Minnick believes the laser focus on health helps the firm stand out among its competitors.

“I have not seen any HVAC home performance contractors marketing Healthy Homes, Healthy Living — though more may start as it is growing in the home performance market,” he says. “They focus on energy efficient systems, which to me is focusing on the wrong ball. I believe the correct ball to focus is on health, comfort and safety, and then energy efficiency will happen. It will not happen in reverse.”

Incentives Can Help
Hal Smith, chief executive officer of HALCO in Phelps, NY believes his firm stands out among competitors in the home performance space by being able to turn nearly every call into a no-cost energy audit. The New York State Energy Research and Development Authority pays contractors $250 to perform each audit, from monies collected from surcharges on utility bills.

“We tell them, as long as they’re already paying for it, it makes sense to get it done,” Smith says.

During the audits, HALCO technicians use blower doors and conduct leakage tests to determine how airtight the home is and whether the insulation is appropriate. “A lot of time we can then turn a $5,000 furnace sale into a $15,000 sale that includes new insulation, duct cleaning and duct sealing,” Smith says.

The firm cross-markets the audits between its departments, including plumbing. On all service calls, HALCO technicians provide a survey for customers asking them, “Do you have any idea how much insulation you have? Would you like a no-cost audit?”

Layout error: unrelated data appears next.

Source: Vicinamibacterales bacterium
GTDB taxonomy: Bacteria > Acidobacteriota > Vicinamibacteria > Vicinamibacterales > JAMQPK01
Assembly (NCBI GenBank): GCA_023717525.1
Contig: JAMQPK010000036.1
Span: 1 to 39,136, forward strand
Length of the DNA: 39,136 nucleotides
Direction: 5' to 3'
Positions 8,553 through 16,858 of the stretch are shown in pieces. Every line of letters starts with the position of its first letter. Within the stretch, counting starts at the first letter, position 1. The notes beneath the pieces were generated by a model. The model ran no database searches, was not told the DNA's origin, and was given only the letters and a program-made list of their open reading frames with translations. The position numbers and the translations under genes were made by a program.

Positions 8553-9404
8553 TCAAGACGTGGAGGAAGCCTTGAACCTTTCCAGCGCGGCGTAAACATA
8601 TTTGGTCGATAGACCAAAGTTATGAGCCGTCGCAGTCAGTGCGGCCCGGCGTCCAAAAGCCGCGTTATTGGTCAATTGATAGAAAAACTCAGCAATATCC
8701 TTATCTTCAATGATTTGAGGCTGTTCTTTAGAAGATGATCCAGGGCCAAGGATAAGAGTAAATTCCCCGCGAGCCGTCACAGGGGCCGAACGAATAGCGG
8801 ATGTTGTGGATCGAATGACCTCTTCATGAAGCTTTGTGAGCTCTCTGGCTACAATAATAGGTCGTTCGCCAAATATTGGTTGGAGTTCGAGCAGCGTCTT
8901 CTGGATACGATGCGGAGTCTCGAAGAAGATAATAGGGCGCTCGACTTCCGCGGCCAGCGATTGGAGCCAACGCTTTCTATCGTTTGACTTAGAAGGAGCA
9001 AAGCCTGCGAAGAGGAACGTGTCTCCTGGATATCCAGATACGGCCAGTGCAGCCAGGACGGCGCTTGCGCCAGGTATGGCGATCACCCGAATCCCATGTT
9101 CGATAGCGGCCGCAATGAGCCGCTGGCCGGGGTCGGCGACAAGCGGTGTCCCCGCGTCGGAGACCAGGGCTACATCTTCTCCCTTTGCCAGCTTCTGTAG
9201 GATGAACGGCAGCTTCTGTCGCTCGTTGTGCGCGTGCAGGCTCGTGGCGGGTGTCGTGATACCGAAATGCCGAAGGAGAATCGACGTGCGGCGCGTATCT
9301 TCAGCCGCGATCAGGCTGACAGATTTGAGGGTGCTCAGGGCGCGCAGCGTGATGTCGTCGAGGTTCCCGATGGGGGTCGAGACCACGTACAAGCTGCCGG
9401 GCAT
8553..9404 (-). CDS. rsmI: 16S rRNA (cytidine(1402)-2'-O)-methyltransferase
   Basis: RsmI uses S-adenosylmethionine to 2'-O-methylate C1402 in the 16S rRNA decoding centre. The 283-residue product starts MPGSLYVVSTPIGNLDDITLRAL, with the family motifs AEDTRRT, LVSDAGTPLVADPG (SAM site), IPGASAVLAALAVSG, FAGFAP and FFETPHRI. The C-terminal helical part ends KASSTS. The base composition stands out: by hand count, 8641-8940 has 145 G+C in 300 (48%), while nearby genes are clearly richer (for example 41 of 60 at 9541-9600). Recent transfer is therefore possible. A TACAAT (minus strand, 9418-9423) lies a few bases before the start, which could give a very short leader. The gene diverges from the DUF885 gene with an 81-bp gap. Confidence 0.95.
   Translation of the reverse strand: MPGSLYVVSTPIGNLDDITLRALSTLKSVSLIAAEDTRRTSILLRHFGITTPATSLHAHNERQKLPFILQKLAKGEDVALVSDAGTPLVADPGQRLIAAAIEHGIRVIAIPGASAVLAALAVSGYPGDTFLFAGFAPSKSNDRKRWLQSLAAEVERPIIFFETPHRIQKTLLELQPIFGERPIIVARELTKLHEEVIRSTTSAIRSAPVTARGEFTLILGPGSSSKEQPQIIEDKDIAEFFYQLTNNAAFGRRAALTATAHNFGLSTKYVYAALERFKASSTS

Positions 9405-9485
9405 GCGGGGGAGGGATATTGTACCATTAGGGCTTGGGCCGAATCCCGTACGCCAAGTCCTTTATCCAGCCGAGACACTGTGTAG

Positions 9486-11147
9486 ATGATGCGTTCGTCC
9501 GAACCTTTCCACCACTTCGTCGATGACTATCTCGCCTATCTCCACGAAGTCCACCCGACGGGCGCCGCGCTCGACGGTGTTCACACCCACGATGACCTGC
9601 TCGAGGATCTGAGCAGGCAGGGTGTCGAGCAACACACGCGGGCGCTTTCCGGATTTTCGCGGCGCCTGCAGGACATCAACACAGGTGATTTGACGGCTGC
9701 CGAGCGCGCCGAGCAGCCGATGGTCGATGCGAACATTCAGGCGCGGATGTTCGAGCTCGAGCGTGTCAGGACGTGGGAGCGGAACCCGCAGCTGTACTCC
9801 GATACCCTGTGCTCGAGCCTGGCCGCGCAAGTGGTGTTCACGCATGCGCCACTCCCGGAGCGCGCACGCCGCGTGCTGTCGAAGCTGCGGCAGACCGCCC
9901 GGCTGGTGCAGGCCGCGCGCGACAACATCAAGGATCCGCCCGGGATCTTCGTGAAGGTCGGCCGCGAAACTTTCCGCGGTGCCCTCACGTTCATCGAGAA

On the home page of HALCO’s website, the firm makes clear that Energy Star rates it as a top-rated home performance contractor explaining the significance: “Whether you have a problem with your heating system, or you’re looking for ways to make your home more comfortable or lower your energy bills, we’re your expert!”

Underneath is an invitation to “Learn More,” in which HALCO displays the interiors of a home with scroll-over messages about all of the home performance services the contractor provides.

HALCO’s website also posts customer testimonials, in which people can search by zip code. The firm’s staff take their laptops on calls, and show prospects testimonials from their neighbors.

“We do a lot of referral-based business, and we really work on keeping a customer for life,” Smith says.

HALCO also discusses its home performance expertise at events throughout its 17-county market, setting up exhibit booths at bridal shows and even horse shows. Emphasizing the no-cost audits makes the difference, he says.

“This is what distinguishes our firm: I don’t think most competitors that do home performance work set up audits unless people ask for them specifically,” Smith says.

Comfort Is King